Pilots’ Clamour for New Welfare Package

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Nigerian pilots for some time have been demanding that they be paid in dollars and given the same treatment extended to their expatriate counterparts, but some industry players are of the view that such demand is outrageous, writes Chinedu Eze

In the aviation industry pilots are first among equals. The training they undergo, the precision of their job, which brooks no mistakes and the level of discipline and health status required of them, make it inevitable that they must be highly placed.

The rigour and the financial requirements before a pilot will become qualified to take airplane from one destination to another for reward, places them at the apogee of the industry. Everyone in the industry recognises that and pilots arguably may be the most regulated professionals in conventional jobs in the world.
This apparently could be the reason why Nigerian pilots recently started agitating that they be paid in dollars like their counterparts in some other countries and also urged that they be given incentives just like their counterparts in China, Middle East and other places.

Paucity of Pilots
Former inspector with the Nigerian Civil Aviation Authority (NCAA) who is also a seasoned pilot, Captain Uche Ojadi in reasoning with the pilots, told THISDAY that there should be international standard regarding the welfare of pilots because pilots can move from one country to another and pick jobs, so they have to be treated the same way they would be treated elsewhere.

“There should be international standards. You have to take cognisance that you are operating in a competitive environment and that there is scarcity of pilots, so if you don’t treat them well they go to other places.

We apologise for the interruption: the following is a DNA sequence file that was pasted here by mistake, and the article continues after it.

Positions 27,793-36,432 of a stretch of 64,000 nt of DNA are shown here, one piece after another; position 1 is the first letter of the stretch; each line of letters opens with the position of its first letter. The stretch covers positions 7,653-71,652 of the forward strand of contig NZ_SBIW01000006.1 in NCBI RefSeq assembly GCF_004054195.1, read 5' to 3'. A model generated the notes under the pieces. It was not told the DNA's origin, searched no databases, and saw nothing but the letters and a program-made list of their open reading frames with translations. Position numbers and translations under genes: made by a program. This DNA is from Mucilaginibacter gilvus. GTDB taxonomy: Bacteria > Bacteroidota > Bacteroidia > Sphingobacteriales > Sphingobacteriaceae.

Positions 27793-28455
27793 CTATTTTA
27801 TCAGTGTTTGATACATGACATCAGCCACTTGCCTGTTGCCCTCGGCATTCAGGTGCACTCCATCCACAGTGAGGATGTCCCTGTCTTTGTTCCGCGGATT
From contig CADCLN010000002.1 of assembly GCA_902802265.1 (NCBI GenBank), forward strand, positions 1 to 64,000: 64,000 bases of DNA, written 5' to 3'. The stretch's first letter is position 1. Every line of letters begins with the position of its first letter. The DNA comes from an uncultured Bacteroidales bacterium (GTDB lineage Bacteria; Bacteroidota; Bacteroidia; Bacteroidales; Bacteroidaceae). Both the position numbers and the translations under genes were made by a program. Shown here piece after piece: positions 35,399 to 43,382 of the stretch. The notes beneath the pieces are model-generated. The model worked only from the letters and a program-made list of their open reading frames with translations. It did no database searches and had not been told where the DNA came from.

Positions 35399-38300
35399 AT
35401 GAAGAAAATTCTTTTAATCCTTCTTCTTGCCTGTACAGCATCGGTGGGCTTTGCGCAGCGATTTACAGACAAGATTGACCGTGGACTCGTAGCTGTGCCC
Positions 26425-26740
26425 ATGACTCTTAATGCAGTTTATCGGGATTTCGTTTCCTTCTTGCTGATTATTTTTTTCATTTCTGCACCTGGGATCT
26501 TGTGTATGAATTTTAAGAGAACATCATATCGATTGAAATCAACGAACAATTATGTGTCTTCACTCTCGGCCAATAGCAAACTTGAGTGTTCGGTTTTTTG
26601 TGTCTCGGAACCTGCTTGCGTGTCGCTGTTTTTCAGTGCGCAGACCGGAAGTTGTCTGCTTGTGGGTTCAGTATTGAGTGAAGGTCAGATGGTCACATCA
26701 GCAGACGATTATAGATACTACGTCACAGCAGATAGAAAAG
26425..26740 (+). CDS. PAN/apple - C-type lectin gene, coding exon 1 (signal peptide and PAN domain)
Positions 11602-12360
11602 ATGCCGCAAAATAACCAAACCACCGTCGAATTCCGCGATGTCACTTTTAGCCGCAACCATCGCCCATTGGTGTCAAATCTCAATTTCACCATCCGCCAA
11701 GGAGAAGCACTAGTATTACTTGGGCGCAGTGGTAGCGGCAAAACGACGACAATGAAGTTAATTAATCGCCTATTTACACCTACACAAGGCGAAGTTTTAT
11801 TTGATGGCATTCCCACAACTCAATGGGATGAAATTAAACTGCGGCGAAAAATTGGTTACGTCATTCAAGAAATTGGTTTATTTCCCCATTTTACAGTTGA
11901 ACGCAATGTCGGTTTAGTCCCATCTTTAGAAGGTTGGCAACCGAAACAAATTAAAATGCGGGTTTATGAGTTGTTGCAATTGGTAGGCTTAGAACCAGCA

“Different companies pay their pilots differently. So if you wish to retain the pilots you pay them reasonably. Everything depends on the package,” Ojadi said.

But the CEO of Aero Contractors, Captain Ado Sanusi, argued that the demand that pilots in Nigeria should be paid in foreign currency is not legitimate because they work in Nigeria and should be paid in the local currency.
He argued that such move could lead to the dollarisation of the Nigerian economy which the Central Bank of Nigeria (CBN) has been battling against.

“It is not a legitimate claim for them to demand to be paid in dollars. They are working in Nigeria and everything they want is here.
“If they want to be paid in dollars they should get work outside Nigeria. No industry can do it and survive even in the oil sector,” Sanusi said.

He explained that Nigeria’s currency is the naira and so the pilots should be comfortable with being paid with the currency of the country they are operating in.
In his contribution, the Managing Director of OAS Helicopters, Captain Evarest Nnaji, pointed out that every country uses its own currency to transact business and Nigeria should not be different.

He argued that any pilot that wants to earn salary in dollars should go to the United States.
“We should realise that there is no job now for many pilots so they should not be making such demands because you dictate where you have upper hand; you don’t dictate in a situation where another pilot can be invited to replace you when you do not wish to continue with the job,” Nnaji said.